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I don't remember ever seeing suicide used as a standalone verb. I've always seen it as commits suicide or committed suicide.

Can you conjugate and use suicide by itself?

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It's not used much as a verb, but it's certainly legit. See cornbread's post below. –  Marcus_33 Jul 12 '12 at 14:45
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It is a newer verbing of a noun, and so sounds a bit strange. I doubt it is allowed in the New York Times, but more informal writing seems to use it. So you -can- use it, but 'commit suicide' is preferred. –  Mitch Jul 12 '12 at 15:10

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The OED has citations for the verb suicide meaning ‘to commit suicide’ from 1841 to 1898, and there are citations in the sense ‘to do to death’ from 1876 to 1900. There are two twentieth century citations for the derived adjective suicided.

Oxford Dictionaries Online has an entry for the verb and gives as an example of it use ‘she suicided herself in a very ugly manner’.

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On the other side of the pond, COHA has five cites for suicided from 1899 to 1976, while COCA has eight more from 1991 to 2010. COHA also has three cites for suiciding, all from the same 1952 source. –  RegDwigнt Jul 12 '12 at 14:58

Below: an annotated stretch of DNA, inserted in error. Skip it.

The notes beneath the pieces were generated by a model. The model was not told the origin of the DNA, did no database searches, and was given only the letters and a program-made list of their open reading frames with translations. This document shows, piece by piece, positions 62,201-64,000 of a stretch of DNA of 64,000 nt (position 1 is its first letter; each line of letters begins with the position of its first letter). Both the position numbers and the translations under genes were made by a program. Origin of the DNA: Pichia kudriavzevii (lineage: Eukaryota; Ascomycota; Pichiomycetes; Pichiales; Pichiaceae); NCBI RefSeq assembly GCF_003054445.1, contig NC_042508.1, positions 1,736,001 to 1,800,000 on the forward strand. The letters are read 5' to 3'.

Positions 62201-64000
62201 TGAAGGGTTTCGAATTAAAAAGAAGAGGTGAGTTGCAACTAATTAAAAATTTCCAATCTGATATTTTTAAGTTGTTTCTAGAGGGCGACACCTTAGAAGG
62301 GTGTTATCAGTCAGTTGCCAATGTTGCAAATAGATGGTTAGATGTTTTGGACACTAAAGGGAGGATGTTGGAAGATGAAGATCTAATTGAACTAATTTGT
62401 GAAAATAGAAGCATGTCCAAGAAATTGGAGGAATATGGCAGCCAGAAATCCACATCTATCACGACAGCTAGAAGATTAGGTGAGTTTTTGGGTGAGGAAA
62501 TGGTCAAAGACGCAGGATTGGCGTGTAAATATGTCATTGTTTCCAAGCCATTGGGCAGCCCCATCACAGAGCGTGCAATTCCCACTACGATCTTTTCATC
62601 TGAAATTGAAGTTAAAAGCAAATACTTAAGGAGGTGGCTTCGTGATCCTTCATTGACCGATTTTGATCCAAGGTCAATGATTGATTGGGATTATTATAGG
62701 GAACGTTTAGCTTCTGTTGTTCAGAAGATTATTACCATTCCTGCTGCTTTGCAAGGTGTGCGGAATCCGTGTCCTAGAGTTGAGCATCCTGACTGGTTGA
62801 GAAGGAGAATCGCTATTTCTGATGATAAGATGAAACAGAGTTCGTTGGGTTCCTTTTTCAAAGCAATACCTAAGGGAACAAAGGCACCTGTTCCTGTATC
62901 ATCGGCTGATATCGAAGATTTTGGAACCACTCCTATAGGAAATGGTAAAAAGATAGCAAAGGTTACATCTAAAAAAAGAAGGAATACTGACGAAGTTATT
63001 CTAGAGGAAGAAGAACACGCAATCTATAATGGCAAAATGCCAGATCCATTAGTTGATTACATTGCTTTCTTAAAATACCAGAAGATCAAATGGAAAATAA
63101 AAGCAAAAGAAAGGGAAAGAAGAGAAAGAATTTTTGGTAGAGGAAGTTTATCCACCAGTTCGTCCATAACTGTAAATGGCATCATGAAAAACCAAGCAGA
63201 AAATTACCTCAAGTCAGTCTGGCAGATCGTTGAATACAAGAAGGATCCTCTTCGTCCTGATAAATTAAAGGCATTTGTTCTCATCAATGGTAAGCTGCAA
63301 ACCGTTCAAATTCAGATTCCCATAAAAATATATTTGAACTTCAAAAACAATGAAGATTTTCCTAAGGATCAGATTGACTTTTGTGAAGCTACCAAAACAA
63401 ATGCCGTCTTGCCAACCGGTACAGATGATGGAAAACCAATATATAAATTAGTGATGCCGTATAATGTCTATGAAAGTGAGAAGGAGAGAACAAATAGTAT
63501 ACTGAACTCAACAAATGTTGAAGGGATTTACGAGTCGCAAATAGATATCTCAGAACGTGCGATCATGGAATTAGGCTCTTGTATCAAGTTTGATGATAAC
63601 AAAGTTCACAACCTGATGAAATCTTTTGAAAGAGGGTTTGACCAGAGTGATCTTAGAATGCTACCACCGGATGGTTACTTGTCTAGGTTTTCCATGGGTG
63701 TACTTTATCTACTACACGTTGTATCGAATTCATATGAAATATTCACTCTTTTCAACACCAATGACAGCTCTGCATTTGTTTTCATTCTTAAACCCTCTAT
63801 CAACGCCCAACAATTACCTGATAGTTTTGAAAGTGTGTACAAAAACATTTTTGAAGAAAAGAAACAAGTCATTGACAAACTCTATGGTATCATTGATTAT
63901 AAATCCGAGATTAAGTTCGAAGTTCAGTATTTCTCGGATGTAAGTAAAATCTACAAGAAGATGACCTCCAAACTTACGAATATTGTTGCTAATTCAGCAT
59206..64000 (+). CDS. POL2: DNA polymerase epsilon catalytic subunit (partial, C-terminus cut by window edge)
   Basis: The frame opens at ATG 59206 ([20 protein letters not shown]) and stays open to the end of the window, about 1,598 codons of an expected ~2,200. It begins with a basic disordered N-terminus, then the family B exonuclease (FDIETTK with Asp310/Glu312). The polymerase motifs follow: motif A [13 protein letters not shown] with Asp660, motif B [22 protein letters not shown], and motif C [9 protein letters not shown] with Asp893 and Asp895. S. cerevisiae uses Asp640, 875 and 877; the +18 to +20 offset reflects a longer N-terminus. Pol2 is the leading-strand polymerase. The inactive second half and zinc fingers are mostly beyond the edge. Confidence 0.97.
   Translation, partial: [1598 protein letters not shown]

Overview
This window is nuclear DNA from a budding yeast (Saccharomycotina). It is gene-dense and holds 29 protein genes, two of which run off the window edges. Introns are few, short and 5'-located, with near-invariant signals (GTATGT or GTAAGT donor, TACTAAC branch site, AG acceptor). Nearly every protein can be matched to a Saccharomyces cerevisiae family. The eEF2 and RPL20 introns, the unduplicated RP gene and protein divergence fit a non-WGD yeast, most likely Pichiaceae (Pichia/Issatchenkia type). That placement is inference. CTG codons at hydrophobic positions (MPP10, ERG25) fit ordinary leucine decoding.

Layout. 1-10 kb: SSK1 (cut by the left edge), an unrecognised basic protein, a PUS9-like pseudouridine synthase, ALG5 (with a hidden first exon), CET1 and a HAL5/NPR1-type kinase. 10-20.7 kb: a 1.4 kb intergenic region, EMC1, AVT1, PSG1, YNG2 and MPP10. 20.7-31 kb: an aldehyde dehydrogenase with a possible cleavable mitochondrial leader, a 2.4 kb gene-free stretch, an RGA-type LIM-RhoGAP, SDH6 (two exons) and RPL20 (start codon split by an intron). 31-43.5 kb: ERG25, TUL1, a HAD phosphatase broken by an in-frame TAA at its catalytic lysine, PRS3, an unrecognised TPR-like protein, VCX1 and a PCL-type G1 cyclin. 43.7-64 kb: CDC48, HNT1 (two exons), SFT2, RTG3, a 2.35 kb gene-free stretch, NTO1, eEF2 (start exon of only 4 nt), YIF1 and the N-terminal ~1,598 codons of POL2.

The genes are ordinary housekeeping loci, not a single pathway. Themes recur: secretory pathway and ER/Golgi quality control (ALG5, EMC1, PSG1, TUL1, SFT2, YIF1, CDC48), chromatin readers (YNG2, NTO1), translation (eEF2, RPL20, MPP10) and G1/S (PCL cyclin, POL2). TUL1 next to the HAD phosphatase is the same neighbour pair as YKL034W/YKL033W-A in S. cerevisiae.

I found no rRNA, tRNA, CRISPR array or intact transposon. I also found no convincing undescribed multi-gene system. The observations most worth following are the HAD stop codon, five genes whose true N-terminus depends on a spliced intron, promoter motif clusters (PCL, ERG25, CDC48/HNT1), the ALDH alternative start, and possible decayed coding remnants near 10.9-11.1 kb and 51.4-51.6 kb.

Sure. My favorite verb conjugation for the word is, "so and so was suicided"

A murder made to look like a suicide.

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Can you provide any source for this? I've never seen suicide used in this way for this purpose. –  Doc Jan 22 at 20:40

Yes, as M-W states:

suicide

verb sui·cid·ed | sui·cid·ing

intransitive verb : to commit suicide

  • Sarah suicided on the bleakest of Washington winter mornings.
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According to Dictionary.com, suicide is also a verb:

suicide

verb (used without object)

to commit suicide, to kill (oneself).

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